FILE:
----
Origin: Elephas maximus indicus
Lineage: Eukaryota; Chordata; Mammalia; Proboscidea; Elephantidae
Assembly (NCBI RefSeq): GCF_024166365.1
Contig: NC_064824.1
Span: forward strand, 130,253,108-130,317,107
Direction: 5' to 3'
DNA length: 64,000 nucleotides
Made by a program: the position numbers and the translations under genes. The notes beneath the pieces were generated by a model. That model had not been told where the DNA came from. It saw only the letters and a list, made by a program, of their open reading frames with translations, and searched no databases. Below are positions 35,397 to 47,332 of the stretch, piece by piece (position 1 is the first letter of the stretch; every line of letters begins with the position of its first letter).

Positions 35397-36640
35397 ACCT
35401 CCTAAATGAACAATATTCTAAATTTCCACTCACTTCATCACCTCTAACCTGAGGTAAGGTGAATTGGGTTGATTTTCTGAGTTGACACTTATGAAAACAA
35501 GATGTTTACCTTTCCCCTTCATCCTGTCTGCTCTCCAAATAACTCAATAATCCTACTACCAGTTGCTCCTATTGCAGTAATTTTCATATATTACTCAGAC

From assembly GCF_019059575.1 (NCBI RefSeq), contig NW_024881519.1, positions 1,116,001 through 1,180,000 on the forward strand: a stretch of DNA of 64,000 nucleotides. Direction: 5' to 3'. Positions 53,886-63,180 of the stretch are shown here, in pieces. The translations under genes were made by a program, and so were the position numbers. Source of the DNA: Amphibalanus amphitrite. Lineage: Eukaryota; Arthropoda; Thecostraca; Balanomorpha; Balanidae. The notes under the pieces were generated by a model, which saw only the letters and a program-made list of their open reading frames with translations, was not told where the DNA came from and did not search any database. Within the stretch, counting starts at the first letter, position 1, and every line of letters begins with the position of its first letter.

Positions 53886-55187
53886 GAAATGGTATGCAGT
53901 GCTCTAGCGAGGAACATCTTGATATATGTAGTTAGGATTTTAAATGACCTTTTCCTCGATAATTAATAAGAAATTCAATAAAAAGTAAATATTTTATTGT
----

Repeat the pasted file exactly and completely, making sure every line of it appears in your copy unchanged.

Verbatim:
Origin: Elephas maximus indicus
Lineage: Eukaryota; Chordata; Mammalia; Proboscidea; Elephantidae
Assembly (NCBI RefSeq): GCF_024166365.1
Contig: NC_064824.1
Span: forward strand, 130,253,108-130,317,107
Direction: 5' to 3'
DNA length: 64,000 nucleotides
Made by a program: the position numbers and the translations under genes. The notes beneath the pieces were generated by a model. That model had not been told where the DNA came from. It saw only the letters and a list, made by a program, of their open reading frames with translations, and searched no databases. Below are positions 35,397 to 47,332 of the stretch, piece by piece (position 1 is the first letter of the stretch; every line of letters begins with the position of its first letter).

Positions 35397-36640
35397 ACCT
35401 CCTAAATGAACAATATTCTAAATTTCCACTCACTTCATCACCTCTAACCTGAGGTAAGGTGAATTGGGTTGATTTTCTGAGTTGACACTTATGAAAACAA
35501 GATGTTTACCTTTCCCCTTCATCCTGTCTGCTCTCCAAATAACTCAATAATCCTACTACCAGTTGCTCCTATTGCAGTAATTTTCATATATTACTCAGAC

From assembly GCF_019059575.1 (NCBI RefSeq), contig NW_024881519.1, positions 1,116,001 through 1,180,000 on the forward strand: a stretch of DNA of 64,000 nucleotides. Direction: 5' to 3'. Positions 53,886-63,180 of the stretch are shown here, in pieces. The translations under genes were made by a program, and so were the position numbers. Source of the DNA: Amphibalanus amphitrite. Lineage: Eukaryota; Arthropoda; Thecostraca; Balanomorpha; Balanidae. The notes under the pieces were generated by a model, which saw only the letters and a program-made list of their open reading frames with translations, was not told where the DNA came from and did not search any database. Within the stretch, counting starts at the first letter, position 1, and every line of letters begins with the position of its first letter.

Positions 53886-55187
53886 GAAATGGTATGCAGT
53901 GCTCTAGCGAGGAACATCTTGATATATGTAGTTAGGATTTTAAATGACCTTTTCCTCGATAATTAATAAGAAATTCAATAAAAAGTAAATATTTTATTGT